The first lens and test that will be used in this report is that of utility. Of course, the concept of utility is that the "rights" and "wrongs" of a behavior are what determine whether it could or should continue. When it comes to outsourcing, there is good and bad to it. The good comes in the form of low prices whereby people are allowed to buy needed or even discretionary items that they need and enjoy, respectively, and one could make the argument that this happiness and lower cost is necessary given some of the trends in today's society. Indeed, a lot of people invoke that the middle class is disappearing and/or that the high cost of anything necessary or required is going to harm the poor more than the rich. However, the counterpoint to that all making outsourcing work from a utility perspective is what happens with the people that make those products. As noted before, the wage, hour and safety laws in China and other common outsourcing countries are atrocious to criminal. Wages per hour are often nominal at best and they usually pale in comparison to what is realized and paid within the United States and other more modern and industrialized countries. Further, the cheap prices realized by American consumers, due to the dangerous conditions and shoddy pay, come at a steep ethical price. Many hold that when it comes to utility, one must look at the conditions and outcomes of all people affected by outsourcing and this has to include the people that make the goods or deliver the services and not just the consumers. In short, outsourcing is a boon for consumers and stakeholders of a firm on the American/consumer side. It is also a boon for the executives and power-brokers on the Chinese side, or whatever country is doing the work. However, the workers in the foreign country are being treated like second-class citizens or even slaves whilst making the goods. Even so, there is only so much a company can do when it comes to using a foreign factory that is not directly supervised or under the direct control by the outsourcing firm. To be honest, those factories probably know well in advance when they will be visited and this can lead to a fake face being shown when "inspections" are made. It could also be true that some firms know this in advance and they use that as a wedge to feign ignorance when something terrible happens like a building collapse or an industrial accident that hurts or maims more than one person (Jones & Felps, 2013).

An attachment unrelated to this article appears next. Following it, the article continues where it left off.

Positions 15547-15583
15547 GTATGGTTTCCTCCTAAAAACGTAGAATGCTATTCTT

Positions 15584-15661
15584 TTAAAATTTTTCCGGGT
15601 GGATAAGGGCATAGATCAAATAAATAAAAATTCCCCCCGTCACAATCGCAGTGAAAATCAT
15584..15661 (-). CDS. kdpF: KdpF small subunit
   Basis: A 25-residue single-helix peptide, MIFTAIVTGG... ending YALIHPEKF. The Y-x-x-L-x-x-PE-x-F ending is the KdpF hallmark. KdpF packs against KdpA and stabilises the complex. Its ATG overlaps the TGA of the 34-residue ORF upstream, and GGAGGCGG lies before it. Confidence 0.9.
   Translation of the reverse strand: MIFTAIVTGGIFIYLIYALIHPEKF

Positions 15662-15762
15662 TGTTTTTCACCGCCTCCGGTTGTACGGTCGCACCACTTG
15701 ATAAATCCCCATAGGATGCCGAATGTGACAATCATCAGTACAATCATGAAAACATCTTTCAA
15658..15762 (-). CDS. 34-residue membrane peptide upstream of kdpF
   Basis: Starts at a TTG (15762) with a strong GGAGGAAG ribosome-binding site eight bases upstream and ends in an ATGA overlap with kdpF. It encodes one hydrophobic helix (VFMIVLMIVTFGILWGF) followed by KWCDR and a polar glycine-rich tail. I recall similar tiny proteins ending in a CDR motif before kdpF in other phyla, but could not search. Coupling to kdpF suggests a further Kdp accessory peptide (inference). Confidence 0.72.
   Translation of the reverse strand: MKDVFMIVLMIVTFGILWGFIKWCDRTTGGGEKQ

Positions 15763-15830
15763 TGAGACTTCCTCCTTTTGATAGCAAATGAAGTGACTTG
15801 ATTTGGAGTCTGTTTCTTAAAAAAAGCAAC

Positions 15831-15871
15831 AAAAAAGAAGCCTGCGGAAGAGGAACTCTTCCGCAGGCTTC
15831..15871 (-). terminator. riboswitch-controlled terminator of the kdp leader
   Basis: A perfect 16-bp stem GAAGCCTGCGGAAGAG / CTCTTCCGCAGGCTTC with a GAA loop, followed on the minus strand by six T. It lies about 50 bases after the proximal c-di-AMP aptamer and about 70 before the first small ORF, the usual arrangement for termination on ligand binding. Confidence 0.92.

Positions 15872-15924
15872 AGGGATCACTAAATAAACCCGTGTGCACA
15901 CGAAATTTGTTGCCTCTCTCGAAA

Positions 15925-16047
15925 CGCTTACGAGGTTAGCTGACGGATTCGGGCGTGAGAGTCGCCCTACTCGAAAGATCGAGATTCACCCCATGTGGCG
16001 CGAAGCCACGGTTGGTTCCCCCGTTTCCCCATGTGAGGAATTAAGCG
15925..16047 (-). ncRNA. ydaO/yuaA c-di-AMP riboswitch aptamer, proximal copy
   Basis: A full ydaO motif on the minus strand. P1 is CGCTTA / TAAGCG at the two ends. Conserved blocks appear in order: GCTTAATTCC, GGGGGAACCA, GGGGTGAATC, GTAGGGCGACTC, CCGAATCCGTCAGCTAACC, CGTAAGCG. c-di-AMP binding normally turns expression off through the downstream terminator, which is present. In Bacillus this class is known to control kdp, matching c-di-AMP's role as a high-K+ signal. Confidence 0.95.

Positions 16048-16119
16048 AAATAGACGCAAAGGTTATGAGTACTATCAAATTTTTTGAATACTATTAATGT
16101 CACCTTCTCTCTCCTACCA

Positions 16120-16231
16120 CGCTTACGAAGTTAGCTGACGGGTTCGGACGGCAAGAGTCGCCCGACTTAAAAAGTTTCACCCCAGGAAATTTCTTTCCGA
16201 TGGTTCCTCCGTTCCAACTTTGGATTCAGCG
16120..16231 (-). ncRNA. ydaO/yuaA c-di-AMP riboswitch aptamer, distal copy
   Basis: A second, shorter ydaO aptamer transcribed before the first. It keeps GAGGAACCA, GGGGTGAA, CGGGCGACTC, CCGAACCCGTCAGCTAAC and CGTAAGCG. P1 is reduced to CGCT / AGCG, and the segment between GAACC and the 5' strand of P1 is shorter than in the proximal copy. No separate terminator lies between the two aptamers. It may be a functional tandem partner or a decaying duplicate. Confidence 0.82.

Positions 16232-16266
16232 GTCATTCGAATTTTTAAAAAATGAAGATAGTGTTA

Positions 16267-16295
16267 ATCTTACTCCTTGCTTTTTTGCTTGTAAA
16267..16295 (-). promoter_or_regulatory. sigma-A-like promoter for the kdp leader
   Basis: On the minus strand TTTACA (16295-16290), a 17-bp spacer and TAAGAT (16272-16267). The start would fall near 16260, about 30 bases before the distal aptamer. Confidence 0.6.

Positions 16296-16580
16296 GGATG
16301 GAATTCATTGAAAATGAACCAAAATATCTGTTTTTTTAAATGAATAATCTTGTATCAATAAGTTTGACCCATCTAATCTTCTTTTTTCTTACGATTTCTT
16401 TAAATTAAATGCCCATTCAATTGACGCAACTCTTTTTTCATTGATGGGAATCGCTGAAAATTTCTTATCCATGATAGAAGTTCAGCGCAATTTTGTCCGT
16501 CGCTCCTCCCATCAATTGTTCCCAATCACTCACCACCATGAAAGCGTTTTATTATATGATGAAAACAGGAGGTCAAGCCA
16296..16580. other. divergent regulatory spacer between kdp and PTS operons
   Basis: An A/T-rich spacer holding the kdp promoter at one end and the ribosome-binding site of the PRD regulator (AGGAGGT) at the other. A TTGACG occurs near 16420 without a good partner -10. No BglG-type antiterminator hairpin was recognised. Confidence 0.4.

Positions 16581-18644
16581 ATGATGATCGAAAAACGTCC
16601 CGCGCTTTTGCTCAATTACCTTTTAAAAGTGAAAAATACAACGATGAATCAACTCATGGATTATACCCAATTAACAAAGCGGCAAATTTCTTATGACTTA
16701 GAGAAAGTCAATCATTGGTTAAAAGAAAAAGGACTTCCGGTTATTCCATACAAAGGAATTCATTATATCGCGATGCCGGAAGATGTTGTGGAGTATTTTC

As for the virtue test, the negative aspects of the utility test are largely echoed with this one. Per the handout for the class, the question to be asked is whether the action represents the kind of person that the analyzer desires or wants to be. For those that are oblivious to what happens in some of these foreign factories and sweatshops, this question probably does not even come up. However, for those that have their eyes open about what does indeed happen in some of these foreign countries as it relates to American-bound goods, the question is an easy one to fixate one. In short, the virtue question results would effectively mandate and require that a person actively avoid buying outsourced goods such as clothing and…[continue]